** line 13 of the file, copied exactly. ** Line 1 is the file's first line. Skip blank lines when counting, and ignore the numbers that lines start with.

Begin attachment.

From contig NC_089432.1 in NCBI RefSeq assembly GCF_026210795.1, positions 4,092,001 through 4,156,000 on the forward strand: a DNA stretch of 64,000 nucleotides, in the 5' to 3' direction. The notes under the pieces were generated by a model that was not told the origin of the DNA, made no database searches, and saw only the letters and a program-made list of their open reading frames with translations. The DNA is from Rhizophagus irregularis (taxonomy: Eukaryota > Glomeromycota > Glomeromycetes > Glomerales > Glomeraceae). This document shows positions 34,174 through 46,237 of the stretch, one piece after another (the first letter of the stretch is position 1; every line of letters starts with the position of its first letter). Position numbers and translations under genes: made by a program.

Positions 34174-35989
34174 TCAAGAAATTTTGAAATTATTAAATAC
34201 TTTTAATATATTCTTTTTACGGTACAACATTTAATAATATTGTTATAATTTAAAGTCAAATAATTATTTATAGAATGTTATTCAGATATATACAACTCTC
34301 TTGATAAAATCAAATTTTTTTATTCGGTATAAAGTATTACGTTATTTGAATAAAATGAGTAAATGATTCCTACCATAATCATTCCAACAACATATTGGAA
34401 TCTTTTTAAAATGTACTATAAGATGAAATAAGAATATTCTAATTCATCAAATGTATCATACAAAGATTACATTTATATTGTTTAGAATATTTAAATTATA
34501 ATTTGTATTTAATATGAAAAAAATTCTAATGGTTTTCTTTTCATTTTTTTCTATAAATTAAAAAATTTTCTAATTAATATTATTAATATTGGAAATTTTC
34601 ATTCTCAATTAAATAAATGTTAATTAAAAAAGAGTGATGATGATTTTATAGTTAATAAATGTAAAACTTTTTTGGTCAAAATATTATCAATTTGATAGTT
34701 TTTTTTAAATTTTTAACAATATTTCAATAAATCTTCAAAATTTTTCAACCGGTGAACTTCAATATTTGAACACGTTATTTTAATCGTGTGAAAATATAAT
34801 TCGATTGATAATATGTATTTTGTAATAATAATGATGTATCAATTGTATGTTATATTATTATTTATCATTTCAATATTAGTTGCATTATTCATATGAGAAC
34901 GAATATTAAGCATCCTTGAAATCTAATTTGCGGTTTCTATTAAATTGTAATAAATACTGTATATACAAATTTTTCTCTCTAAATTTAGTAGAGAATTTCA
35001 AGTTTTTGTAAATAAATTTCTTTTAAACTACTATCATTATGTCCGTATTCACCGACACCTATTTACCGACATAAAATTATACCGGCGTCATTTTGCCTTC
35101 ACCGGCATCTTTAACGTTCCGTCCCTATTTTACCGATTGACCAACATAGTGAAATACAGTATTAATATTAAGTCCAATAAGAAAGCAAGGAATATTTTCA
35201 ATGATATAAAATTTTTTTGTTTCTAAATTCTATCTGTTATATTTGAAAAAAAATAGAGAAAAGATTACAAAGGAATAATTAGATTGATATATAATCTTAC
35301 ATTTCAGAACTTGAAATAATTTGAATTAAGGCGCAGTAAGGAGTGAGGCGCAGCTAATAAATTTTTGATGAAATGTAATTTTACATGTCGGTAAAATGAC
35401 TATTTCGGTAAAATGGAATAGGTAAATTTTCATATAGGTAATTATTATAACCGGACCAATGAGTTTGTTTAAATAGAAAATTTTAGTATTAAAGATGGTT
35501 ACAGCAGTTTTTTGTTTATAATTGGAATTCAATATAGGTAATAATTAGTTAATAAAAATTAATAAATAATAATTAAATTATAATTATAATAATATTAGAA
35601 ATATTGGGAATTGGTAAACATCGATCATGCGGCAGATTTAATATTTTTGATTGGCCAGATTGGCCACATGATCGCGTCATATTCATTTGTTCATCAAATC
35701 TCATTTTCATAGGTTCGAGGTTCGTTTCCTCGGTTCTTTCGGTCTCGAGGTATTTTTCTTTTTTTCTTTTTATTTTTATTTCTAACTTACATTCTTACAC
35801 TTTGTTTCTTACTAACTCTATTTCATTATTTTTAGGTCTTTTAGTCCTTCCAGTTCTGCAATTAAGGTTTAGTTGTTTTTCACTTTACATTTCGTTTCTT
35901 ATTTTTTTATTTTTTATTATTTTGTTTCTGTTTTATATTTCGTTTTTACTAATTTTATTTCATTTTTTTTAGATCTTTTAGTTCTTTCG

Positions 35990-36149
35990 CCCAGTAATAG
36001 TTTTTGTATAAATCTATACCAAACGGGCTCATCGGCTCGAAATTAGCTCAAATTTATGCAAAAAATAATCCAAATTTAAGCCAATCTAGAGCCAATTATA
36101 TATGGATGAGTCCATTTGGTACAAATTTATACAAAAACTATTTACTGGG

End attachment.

35101 ACCGGCATCTTTAACGTTCCGTCCCTATTTTACCGATTGACCAACATAGTGAAATACAGTATTAATATTAAGTCCAATAAGAAAGCAAGGAATATTTTCA